In my bag, untouched, was the speach that I wrote. I decided, only moments before not to read it out. I decided instead to simply talk. Talk of the trust we are given in care providing roles by family members. I spoke of a man's love for his daughter, his fear that she would be hurt, his impassioned plea to all who worked with her that she be safe. We are given trust. We are given an awesome responsibility to care well for those who are vulnerable to our moods, our words, our touch. I talked about the will to make changes so that all are safe. As I spoke I noticed one man, throughout my talk he slowly pushed his chair away from the able, as if wanting a better view. As I spoke about a father's trust for his daughter's safety he gently nodded. As I spoke about the systems failure to be trustworthy, tears began to fall on his face. I had to look away from him because then I knew, really deeply knew, that the work I do is important, the effort I put into my mission is valuable, and maybe, just maybe, I am too.
I rolled down off that stage not feeling like I had acheived something and now could rest. I came down thinking about what's next to be done. About how the very next day people were coming from Pennsylvania to meet with Manuela and myself about processes, practices and protocols for keeping people safe. About how the work is well under way but not done. About how my hands, which held this beautiful award, needed to place it down and let it gather dust, as I went back to work.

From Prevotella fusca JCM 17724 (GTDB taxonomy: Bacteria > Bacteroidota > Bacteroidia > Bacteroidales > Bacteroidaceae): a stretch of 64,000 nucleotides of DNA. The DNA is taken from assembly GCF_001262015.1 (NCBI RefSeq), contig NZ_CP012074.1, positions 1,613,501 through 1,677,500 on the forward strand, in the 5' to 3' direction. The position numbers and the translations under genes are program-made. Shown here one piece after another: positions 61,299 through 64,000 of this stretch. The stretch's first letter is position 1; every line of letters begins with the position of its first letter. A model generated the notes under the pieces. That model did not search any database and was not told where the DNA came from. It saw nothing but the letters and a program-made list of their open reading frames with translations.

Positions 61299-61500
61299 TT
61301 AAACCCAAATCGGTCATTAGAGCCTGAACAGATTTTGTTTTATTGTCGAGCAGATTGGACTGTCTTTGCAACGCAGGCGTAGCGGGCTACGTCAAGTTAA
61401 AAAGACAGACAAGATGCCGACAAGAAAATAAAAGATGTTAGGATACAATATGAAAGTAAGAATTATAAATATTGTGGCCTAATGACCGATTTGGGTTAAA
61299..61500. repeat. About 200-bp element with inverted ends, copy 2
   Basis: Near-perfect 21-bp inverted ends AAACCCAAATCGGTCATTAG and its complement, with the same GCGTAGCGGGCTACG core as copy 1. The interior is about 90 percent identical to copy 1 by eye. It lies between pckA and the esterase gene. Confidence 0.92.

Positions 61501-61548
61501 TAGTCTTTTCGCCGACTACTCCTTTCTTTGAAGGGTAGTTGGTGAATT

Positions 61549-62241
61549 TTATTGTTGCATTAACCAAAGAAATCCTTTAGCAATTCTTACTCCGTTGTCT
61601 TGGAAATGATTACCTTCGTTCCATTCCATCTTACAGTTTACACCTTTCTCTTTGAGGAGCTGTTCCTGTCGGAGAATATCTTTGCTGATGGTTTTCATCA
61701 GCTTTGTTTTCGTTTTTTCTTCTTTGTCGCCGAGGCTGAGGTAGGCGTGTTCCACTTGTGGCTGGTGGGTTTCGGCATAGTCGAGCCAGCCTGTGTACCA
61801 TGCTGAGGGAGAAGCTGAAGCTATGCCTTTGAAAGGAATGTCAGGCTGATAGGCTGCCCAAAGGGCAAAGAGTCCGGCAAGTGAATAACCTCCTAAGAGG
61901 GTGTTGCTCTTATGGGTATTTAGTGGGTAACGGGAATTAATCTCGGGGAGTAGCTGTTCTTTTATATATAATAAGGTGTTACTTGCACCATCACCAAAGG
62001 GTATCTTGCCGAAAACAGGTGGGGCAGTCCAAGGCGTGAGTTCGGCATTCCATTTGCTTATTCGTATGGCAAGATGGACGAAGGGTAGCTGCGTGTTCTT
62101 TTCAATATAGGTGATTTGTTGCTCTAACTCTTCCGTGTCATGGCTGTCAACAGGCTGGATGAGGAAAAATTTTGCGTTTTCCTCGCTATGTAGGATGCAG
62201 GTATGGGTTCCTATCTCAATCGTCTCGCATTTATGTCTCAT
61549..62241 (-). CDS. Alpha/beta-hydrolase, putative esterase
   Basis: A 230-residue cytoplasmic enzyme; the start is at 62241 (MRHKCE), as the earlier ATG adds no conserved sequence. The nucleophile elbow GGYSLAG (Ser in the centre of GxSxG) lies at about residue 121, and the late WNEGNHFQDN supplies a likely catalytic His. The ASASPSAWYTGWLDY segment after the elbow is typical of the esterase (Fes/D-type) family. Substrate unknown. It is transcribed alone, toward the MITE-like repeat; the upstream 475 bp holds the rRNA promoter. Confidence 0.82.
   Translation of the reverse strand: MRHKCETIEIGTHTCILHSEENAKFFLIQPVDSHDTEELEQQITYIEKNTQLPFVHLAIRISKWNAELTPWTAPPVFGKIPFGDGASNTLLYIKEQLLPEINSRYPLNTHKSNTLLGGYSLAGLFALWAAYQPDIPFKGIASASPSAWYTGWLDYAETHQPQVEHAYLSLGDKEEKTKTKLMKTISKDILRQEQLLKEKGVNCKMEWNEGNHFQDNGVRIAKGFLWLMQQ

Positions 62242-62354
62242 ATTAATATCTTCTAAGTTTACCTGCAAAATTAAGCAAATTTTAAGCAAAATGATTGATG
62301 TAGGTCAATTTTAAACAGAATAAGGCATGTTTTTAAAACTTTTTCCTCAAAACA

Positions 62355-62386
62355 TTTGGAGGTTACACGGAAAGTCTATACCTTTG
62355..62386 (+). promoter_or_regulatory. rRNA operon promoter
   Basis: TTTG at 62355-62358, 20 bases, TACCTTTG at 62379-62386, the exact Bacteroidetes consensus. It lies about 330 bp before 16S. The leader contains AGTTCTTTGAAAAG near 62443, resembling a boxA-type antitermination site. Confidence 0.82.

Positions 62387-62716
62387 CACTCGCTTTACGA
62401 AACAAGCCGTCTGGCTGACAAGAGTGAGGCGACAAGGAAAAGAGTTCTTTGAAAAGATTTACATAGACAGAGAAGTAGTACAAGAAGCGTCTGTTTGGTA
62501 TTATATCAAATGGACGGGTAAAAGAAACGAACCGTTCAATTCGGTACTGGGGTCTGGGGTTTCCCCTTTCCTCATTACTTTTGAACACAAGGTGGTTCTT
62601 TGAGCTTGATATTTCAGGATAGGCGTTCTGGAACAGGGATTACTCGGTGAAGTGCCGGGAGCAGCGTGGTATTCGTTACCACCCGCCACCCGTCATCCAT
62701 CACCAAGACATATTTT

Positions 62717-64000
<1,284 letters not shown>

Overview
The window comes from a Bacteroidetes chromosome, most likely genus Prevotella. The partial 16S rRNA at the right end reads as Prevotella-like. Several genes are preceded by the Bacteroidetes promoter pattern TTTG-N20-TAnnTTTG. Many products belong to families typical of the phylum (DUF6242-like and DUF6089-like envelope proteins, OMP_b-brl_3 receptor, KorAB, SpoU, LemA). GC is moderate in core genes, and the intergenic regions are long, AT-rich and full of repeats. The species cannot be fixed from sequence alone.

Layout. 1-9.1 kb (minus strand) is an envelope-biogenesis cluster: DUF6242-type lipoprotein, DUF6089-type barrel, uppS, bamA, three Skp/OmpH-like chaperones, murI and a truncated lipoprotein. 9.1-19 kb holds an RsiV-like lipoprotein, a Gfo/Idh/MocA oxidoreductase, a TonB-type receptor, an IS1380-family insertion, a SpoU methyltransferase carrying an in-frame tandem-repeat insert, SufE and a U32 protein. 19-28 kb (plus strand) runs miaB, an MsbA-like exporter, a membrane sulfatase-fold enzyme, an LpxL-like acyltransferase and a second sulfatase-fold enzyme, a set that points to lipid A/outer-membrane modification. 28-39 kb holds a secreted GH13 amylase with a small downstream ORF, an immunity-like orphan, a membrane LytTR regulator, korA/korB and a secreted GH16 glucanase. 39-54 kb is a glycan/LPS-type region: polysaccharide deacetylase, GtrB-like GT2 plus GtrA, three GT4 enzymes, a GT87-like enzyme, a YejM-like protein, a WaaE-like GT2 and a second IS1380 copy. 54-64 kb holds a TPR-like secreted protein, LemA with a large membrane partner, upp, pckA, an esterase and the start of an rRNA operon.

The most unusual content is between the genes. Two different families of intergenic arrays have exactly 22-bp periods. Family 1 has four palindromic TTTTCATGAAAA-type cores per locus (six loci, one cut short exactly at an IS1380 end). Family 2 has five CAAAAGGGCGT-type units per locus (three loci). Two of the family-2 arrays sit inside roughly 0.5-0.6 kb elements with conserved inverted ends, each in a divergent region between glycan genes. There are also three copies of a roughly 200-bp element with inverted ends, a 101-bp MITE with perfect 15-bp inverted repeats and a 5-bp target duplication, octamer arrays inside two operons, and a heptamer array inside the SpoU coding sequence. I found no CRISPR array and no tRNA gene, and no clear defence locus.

No, they didn't make a mistake, they got the right guy for that award. Congratulations, Dave.
Because of you Dave, there are many, many others that are "more than okay".
I've been reading your blog for a few months and I love it. It has helped me learn better ways of thinking about disability rights--and also blogging, because I like the way you tell a story that happened to you and then say what it means. I don't know a lot about your career because I only read your blog, but you seem like an amazing person and I'm so glad this happened to you. The fact that you felt so uncomfortable about getting an award proves that you're the kind of person who deserves one.
Congrats on the induction. Acts which live on, and matter are the people who go and do things every day for years or decades. I am glad that the work you have done is being recognized.
As to your speech, I could not agree more. Our desire as Canadians is to look at the 'bright side' and assess the damage later - for example in my town, after hundreds of complaints, deaths of residents and abuse complaints in the hundreds - while no arrest or charges were ever laid, or individuals laid off, it was determined that the disabled in this building would have been better served to have had no caregiving, would have been safer and would have likely lived longer than with the provincial health authority.
Now on to the new museum and the exhibit opening on Tuesday.....